Exploring access to vasectomy services: a case study of funding in Counties ManukauSara K. Filoche 1 , Simon Snook 2 , Beverley A. Lawton 1
1 Women’s Health Research Centre, Department of Obstetrics and Gynaecology, University of Otago-Wellington, New Zealand
2 Wairarapa District Health Board, Masterton, New Zealand
Correspondence to: Sara K. Filoche, Women’s Health Research Centre, Department of Obstetrics and Gynaecology, University of Otago-Wellington, Wellington 6242, New Zealand. Email: email@example.com
Journal of Primary Health Care 9(1) 85-89 https://doi.org/10.1071/HC16033
Published: 29 March 2017
This is an open access article licensed under a Creative Commons Attribution-NonCommercial-NoDerivatives 4.0 International License.
INTRODUCTION: Although vasectomy rates in New Zealand have been reported as among the highest worldwide, there is limited information about who is receiving these services and how they are being accessed. This information is needed to develop equitable access to vasectomy services.
AIM: To describe the ethnicity and socioeconomic status of men accessing District Health Board-funded and self-funded vasectomies in Counties Manukau.
METHODS: A retrospective cohort analysis of provider data linked to ethnicity and area deprivation as an indicator of socioeconomic status.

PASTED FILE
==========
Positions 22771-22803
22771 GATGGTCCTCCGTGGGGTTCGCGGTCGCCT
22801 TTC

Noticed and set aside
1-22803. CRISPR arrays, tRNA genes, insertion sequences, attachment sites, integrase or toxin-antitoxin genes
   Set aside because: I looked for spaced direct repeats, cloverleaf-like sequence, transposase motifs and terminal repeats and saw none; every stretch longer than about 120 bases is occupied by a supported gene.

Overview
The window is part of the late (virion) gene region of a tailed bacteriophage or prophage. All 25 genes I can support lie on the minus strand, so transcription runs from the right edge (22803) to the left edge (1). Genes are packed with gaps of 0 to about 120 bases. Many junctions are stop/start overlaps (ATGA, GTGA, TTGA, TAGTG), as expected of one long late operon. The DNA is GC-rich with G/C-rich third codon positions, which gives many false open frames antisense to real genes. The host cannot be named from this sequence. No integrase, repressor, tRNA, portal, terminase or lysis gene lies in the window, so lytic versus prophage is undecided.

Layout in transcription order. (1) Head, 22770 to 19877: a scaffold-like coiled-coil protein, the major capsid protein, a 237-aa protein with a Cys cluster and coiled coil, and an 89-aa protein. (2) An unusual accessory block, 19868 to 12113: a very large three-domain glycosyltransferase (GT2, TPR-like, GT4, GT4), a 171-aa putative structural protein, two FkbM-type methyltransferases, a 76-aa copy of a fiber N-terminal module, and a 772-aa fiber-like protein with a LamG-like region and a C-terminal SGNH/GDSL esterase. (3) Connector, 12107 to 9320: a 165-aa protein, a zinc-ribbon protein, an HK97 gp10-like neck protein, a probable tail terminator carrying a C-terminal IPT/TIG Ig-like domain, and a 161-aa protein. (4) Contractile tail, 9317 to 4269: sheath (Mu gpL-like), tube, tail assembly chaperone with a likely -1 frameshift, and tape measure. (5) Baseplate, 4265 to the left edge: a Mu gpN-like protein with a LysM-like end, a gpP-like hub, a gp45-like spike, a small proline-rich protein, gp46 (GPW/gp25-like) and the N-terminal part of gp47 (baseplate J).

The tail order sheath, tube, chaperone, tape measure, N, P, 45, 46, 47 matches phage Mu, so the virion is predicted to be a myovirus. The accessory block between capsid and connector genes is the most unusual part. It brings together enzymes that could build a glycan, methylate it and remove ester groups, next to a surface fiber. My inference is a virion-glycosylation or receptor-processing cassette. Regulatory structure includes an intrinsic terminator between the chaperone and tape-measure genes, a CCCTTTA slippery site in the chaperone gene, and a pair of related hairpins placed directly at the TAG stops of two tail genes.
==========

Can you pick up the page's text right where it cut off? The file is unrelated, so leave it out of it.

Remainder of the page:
RESULTS: Of 332 vasectomies, 66% were for New Zealand European men. Socioeconomic status was not associated with the number of procedures for New Zealand European men, but of the Māori and Pacific men who underwent vasectomies, most lived in the greatest areas of deprivation; 58% (18/31) and 50% (12/24), respectively. When vasectomies were funded, the number of procedures doubled for men from areas of high deprivation. The number of procedures was low for men of other ethnicities.
DISCUSSION: Our findings indicate differential access to vasectomies by ethnicity and socioeconomic status. Funding vasectomies may provide community benefits in terms of improving equity in access and alleviating a financial burden for many families living in areas of high deprivation.
KEYWORDS: Vasectomy; deprivation; ethnicity; access; funding
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